Summer and Smoke at the Duke of York’s Theatre
Summer and Smoke is the ten-pound note you find in the pocket of an old coat, having forgotten it was there. A largely overlooked play by Tennessee Williams, here the drama is revived by young director Rebecca Frecknall in an expressive and sensory adaptation. In some ways, Frecknall honours the cultural moment of the piece with costumes that nod to the 1940s and faithfulness to the irresistibly quaint airs of post-war Mississippi folk. But the production is also very modern, with an expressionist makeover that provides the ideal backdrop for an examination of some timeless themes.
At the heart of the play is Alma, a preacher’s daughter whose childhood infatuation with the boy next door, John Buchanan, is awakened with a new passion when he returns to their small town of Glorious Hill for the summer. The young doctor John has a reputation for recklessness and womanising, but Alma finds her rational mind in conflict with something else as each battles with a hunger for something indefinable in the other.
This is a drama of opposing symbols: the vicar’s daughter and the doctor’s son; the microscope and the telescope; order and chaos; science and religion; the body and the soul. And where, asks the piece, does love sit within these universes?
These dichotomies are deconstructed over the course of the performance on a stage that is bare but for some dust on the floor and a semi-circle of pianos. These provide the haunting soundtrack that is an enduring whisper of unspoken truths, and beautiful solos by Anjana Vasan (Rosa) and Forbes Masson (Dr Buchanan) articulate the emotional charge of crucial moments when words are not enough.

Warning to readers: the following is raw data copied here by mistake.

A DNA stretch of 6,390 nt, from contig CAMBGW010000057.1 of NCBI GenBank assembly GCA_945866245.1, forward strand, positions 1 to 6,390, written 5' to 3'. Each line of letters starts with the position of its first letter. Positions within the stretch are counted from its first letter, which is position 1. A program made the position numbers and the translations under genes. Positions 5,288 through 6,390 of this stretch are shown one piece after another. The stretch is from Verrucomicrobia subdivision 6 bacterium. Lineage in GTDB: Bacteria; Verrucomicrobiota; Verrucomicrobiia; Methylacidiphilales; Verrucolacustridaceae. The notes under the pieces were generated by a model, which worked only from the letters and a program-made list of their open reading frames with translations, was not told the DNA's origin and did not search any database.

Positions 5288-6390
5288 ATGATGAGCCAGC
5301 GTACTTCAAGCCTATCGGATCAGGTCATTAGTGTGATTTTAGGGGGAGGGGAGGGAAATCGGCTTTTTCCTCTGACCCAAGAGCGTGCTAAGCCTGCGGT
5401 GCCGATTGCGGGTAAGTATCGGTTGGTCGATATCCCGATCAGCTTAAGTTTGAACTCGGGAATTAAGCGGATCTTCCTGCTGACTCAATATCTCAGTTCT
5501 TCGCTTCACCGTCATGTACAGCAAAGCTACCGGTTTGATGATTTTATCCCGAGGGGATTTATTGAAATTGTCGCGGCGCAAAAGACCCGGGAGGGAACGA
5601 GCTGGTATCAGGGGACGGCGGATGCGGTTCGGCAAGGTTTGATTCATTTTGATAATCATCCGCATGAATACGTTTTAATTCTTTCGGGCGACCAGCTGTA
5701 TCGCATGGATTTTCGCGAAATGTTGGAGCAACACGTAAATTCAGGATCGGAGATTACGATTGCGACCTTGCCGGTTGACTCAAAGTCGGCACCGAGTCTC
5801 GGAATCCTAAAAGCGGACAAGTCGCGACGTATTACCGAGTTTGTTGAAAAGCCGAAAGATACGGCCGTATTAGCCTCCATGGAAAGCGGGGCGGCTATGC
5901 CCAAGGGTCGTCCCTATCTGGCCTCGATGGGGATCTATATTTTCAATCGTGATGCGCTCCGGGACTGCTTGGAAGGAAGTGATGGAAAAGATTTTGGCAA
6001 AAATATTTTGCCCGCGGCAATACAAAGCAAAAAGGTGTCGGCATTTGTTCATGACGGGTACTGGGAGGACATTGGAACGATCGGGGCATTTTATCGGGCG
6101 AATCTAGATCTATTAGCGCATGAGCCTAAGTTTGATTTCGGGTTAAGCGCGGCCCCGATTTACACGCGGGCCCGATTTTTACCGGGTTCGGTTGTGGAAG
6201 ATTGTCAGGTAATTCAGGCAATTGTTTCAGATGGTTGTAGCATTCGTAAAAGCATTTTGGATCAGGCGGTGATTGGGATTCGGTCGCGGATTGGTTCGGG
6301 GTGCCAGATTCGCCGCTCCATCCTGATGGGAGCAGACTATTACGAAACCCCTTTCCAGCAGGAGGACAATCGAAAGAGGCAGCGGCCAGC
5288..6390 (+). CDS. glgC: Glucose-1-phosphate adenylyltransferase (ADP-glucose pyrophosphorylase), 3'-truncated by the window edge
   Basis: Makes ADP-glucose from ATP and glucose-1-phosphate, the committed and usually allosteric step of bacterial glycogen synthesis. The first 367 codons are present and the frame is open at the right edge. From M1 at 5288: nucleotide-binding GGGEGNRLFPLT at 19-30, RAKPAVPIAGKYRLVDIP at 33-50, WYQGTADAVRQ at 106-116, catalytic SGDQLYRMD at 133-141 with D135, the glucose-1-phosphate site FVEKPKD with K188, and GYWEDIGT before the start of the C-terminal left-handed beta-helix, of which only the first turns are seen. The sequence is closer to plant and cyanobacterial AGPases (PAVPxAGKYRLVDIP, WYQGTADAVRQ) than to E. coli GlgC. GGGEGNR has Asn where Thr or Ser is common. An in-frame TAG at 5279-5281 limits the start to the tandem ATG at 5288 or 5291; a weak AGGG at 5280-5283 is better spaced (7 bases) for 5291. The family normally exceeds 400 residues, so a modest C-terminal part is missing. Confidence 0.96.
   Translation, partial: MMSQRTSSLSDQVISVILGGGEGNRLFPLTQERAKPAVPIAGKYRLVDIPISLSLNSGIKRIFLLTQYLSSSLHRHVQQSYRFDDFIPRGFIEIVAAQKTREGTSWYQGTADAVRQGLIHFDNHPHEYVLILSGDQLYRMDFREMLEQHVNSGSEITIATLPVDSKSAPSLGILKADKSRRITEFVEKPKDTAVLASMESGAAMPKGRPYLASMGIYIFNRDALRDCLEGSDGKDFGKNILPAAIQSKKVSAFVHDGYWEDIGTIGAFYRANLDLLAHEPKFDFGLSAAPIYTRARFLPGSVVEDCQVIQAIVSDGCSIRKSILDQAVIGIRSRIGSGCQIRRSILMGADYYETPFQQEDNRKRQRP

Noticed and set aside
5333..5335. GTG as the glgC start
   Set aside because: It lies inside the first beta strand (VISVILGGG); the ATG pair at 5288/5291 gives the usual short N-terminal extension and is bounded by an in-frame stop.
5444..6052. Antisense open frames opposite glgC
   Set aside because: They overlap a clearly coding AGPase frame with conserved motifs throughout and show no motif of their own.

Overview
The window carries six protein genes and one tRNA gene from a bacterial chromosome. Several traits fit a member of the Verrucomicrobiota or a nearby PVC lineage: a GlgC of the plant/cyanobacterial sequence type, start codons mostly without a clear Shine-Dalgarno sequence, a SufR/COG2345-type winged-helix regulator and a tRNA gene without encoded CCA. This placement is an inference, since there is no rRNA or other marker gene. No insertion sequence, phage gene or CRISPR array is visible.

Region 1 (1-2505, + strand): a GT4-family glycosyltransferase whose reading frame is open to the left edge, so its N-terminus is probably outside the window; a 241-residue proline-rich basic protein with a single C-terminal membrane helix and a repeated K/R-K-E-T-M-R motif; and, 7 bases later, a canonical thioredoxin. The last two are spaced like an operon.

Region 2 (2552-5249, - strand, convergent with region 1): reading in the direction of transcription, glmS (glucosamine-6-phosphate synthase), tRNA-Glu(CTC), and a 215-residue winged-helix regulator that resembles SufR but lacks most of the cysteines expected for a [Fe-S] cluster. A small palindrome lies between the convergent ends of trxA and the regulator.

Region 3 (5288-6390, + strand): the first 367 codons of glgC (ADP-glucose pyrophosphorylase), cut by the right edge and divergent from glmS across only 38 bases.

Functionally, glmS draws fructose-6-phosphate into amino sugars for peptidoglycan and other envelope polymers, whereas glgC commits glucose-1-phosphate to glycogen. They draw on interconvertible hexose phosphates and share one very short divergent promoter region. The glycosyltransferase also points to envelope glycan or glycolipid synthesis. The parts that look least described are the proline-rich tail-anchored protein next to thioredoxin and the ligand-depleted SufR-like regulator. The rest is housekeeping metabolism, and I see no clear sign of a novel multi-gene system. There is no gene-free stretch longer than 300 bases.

Lighting is also used to great effect, changing from warm, dusty hues to the cold, clinical white light that ultimately illuminates with piercing clarity the final scene between John and Alma in a truly touching appeal for his love.
The play’s emotional realism transcends the abstract aesthetic of the production thanks to a stunning performance by Patsy Ferran in the leading role. The actress manages to inhabit both the comic and the tragic space – at times simultaneously – with such sensitivity and skill that the stage is hers throughout.
The ironic misalignment of the protagonists’ desires weaves a thread of sadness, but Frecknall’s closing message is one of feminism and hope. This Alma, though yet to reconcile the needs of her body and soul, breathes a sigh of relief and resolve as she disrobes herself of the suppression of her lost youth.
Photo: Marc Brenner
Summer and Smoke is at the Duke of York’s Theatre from 21st November until 19th January 2019. For further information or to book visit the theatre’s website here.